Deciding to stay away from your family is a sad decision—who would ever want this? But reality can be different. So as long as the decision is good for you primarily, make peace with it.
4. Friends (and relatives) can be underrated.
I speak with the notion of isolation. Feeling isolated is a sign you come from a toxic family. From thinking you’re alone, to feeling that everyone out there is trying to get you, you’ve been holding on to destructive beliefs you could only learn from an unloving family.
This is why I encourage you to find your people, those who can support you, and to whom you can return the favor. You can choose your real family with whom you can share life and make it easier.
5. Be mindful of family members you care about.
You may consider only distancing yourself just so you can look out for family members you care about, or in some cases, family members you want to protect.
For example, you may have a niece who you feel needs some guidance in her toxic family. Or you have a cousin who’s also your best friend.
You may compromise so that you can minimize interactions with the toxic ones while still getting in touch with those you want to.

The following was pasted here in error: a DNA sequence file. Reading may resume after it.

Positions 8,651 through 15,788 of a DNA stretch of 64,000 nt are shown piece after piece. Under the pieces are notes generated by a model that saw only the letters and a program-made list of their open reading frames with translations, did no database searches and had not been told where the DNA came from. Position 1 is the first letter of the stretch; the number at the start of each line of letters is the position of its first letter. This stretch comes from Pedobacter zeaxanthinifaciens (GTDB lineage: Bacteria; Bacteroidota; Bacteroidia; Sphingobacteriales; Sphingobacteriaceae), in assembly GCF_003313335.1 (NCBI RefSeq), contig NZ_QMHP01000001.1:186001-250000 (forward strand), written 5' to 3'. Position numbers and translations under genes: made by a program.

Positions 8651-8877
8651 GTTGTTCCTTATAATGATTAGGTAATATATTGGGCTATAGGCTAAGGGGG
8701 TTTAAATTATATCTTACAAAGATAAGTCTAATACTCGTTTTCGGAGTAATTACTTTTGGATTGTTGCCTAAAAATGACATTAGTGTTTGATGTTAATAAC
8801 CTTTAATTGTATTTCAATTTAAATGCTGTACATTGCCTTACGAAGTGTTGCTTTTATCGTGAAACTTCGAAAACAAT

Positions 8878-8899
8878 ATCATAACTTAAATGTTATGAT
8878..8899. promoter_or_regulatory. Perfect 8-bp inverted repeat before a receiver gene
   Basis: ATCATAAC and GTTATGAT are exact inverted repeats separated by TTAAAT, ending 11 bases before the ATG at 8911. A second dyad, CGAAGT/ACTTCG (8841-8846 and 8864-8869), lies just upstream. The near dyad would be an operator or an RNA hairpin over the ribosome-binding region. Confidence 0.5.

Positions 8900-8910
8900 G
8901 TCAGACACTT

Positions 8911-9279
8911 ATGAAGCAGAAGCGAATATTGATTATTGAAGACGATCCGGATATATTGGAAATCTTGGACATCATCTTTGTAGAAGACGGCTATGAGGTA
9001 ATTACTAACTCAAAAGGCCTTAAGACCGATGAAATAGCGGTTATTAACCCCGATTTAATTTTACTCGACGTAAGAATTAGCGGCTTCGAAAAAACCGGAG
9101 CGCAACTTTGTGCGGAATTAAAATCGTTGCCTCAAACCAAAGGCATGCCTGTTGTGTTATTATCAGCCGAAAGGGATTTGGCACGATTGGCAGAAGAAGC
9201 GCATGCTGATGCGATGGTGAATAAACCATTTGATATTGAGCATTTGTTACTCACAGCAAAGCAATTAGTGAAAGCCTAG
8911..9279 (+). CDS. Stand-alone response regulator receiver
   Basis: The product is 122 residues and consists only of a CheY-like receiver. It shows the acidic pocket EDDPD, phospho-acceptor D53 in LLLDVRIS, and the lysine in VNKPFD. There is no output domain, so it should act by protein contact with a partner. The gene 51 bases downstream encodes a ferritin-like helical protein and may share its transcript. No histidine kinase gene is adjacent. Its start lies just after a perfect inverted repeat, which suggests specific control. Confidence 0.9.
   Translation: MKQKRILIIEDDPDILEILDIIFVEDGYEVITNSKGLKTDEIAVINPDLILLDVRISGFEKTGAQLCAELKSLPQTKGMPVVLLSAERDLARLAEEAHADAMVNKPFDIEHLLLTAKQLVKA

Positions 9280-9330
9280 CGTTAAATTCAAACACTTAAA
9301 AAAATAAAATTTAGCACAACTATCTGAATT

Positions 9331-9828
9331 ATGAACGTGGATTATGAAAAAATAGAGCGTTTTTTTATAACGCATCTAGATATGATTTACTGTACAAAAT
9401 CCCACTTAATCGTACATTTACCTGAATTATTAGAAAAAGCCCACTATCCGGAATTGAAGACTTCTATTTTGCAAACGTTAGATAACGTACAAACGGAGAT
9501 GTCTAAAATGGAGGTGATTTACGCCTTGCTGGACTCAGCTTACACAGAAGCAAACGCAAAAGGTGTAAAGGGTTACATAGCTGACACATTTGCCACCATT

In all of this, make sure to prioritize yourself. You may want to help yourself first before helping others.
This is especially for if you’re still living with your family.
Do the work now so that it’s easier for you to move out when the time comes. Do well in school. Learn some profitable skill(s).
But until then, be a “good kid” at home. Avoid stirring up any drama. Avoid the spotlight. Be “invisible.” Keep your head down and do the work.
In case you’re feeling lonely, you may want to stay somewhere else, like at a friend’s.
Make plans for different scenarios, but ultimately you have to plan your way out of the household.
7. Set boundaries.
Acknowledge the things in your relationship that aren’t healthy for you anymore. Be aware of manipulative tactics your family might try on you. Would lying to them be justifiable?
It’s quite ironic but having no boundaries is probably a huge reason you don’t want to be around your family anymore. A lot can be said for so-called close ties, but boundaries are inevitably needed in any relationship!
You know what you need. Use these needs to identify the boundaries you need in place.
8. You may want to try out professional help.
Not wanting to be around your family anymore most probably means you need to work out some issues within yourself—especially if you strongly believe nothing’s wrong.
A professional, whether a psychologist or a therapist, can help you navigate your thoughts and emotions, as well as probe your history, and then help you decide on solutions you could try.
Look for one who is specialized in whatever you’re going through. Do you need someone with experience with trauma, some personality disorder, or some mental condition?
As a bonus, you could convince your family to get into therapy or counseling with you! Who knows how that would turn out?
9. You might want reconciliation in the future.
With a few things to consider, seeking reconciliation would mainly depend on you, of course.